By Sam Lantor
Note: The recent events at Penn State University have shattered the image of the school’s legendary football program and its storied coach Joe Paterno. The impact on the university’s reputation will be felt for years to come and will impact more than athletics. Following is a blog post from one of CRT/tanaka’s summer interns, who gives a college student’s perspective on the situation.
The NCAA’s stiff sanctions imposed on Penn State’s football program on Monday are a clear indication of the governing body’s disapproval of the cover up of child sex abuse allegations at all levels of the university for many years. If you’ve somehow missed the almost yearlong uncovering of allegations, charges and conviction of former defensive coordinator Jerry Sandusky, here’s a timeline of the events as they unraveled at Penn State.
On June 22, a jury convicted Sandusky of 45 counts of sexual assault involving 10 boys over 15 years. An FBI investigation released a few weeks later revealed that top Penn State officials, including legendary football coach Joe Paterno, as well as other coaches, janitors, psychologists and campus police were aware of the allegations against Sandusky. This report was the most damaging piece of evidence to the university’s reputation, credibility and integrity, as it demonstrates the administration was aware of the incidents, but failed to take action.
Monday, the NCAA slapped the Penn State football program with sanctions including:
- A ban from bowl games for four years
- The loss of 10 football scholarships per year for four years
- $60 million in fines to benefit a fund for victims of child abuse
- Five years of probation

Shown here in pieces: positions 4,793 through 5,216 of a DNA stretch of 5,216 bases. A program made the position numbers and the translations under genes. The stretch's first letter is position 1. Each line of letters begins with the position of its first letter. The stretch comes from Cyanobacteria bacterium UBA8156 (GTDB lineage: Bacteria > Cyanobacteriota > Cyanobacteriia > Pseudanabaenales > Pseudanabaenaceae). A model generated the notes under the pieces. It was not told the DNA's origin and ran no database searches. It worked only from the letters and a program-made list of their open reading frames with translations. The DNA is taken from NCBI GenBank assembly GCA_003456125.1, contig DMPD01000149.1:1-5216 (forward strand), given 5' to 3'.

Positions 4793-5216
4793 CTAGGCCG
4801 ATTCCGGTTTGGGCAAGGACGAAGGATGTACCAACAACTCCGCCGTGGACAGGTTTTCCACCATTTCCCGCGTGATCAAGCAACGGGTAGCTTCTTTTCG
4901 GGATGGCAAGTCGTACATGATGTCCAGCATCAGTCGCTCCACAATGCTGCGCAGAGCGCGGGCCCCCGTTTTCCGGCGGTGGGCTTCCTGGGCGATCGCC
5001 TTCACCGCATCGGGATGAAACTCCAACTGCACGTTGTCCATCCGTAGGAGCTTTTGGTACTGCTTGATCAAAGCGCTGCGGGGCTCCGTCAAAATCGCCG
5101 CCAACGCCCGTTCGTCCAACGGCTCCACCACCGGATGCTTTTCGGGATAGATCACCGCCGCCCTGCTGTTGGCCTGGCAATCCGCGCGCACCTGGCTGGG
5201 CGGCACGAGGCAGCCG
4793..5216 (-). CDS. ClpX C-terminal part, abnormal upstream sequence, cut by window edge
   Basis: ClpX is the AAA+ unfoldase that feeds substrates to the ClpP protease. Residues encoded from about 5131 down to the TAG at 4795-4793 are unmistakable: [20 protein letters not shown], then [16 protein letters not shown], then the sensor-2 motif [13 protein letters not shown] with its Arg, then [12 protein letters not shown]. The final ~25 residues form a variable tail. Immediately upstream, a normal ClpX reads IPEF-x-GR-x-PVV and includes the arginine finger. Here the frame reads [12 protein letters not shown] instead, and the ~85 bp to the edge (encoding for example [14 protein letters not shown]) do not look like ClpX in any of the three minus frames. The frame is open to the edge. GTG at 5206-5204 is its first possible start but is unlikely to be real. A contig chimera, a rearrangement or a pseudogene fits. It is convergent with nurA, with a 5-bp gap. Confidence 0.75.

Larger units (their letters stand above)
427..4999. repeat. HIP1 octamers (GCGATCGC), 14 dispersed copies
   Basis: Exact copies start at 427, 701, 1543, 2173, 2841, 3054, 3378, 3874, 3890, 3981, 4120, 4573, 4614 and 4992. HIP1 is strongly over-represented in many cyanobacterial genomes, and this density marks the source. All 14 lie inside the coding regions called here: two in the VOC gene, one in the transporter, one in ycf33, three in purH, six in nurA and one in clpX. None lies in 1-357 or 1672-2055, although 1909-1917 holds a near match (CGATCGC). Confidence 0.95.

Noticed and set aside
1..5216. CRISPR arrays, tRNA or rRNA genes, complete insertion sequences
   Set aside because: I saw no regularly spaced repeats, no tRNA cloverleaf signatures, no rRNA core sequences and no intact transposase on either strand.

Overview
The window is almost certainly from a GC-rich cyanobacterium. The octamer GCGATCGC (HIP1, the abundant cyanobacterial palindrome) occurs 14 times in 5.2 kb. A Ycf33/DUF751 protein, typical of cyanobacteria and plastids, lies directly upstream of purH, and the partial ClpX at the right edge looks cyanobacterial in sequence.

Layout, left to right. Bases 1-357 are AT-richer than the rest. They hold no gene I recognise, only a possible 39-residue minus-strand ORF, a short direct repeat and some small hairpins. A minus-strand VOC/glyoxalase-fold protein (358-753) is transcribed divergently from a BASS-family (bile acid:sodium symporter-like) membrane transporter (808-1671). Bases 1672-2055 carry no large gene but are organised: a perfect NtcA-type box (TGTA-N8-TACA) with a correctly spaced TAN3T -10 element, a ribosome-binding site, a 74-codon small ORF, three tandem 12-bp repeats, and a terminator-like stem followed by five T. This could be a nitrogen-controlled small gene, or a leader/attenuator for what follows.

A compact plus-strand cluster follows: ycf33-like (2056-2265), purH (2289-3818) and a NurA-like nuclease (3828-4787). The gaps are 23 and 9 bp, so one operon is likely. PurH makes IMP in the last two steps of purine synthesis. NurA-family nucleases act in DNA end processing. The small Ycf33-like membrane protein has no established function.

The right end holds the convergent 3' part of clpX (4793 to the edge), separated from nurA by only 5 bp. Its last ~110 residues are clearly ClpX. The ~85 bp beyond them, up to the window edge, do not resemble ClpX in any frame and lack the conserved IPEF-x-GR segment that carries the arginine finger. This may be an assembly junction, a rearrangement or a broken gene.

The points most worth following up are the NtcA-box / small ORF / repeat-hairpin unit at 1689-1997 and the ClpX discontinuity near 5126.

The scandal and the subsequent sanctions are impacting Penn State well beyond the loss of 40 scholarships over the next four years and the four-year bowl ban. It is destroying (or has destroyed) the football program’s brand and the millions of dollars associated with it. High school coaches and parents, who influence the decisions of high school standouts, will most likely discourage the best young athletes from attending a school plagued by such a horrific scandal. The loss of these high school recruits will have a major impact on the success of the program – measured in wins and losses – for years to come.
But more than the football program will suffer at Penn State. Enrollment at the university as a whole could very well suffer, as fewer freshmen may choose Penn State. In this job-tight economy, high school students may overlook Penn State, not only because of their personal opinions about the school’s recent scandal, but because of fears of how future employers and future graduate schools might perceive a Penn State degree.
Unquestionably, Penn State has gone from having a reputation that focused on high academics, a student-oriented atmosphere and the famous “WE ARE” mantra, to being known for something they may not be so proud of – lying.
Reputation damages of this magnitude have significant financial implications. The football program is ranked fifth highest of all college programs in the country, with revenues of $72 million. Add to that the $24.1 million in revenue that stem from sponsorships and merchandise sales linked to the football program. Well, you can pretty much kiss that goodbye. When you factor in the $60 million of fines, legal fees estimated in the millions and the potential dollars lost associated with future civil lawsuits, Penn State’s fiscal future starts looking dismal.
So what is next for Penn State? That is a question that goes beyond my knowledge of crisis communications and brand management. Penn State has a rough road ahead, full of nasty potholes in order to rebuild its brand and bottom line.
Even with strong alumni support, I think the Nittany Lions’ culture is forever damaged and may never fully recover from this horrible event.
Photo credit: http://www.nowpublic.com/culture/joe-paterno-statute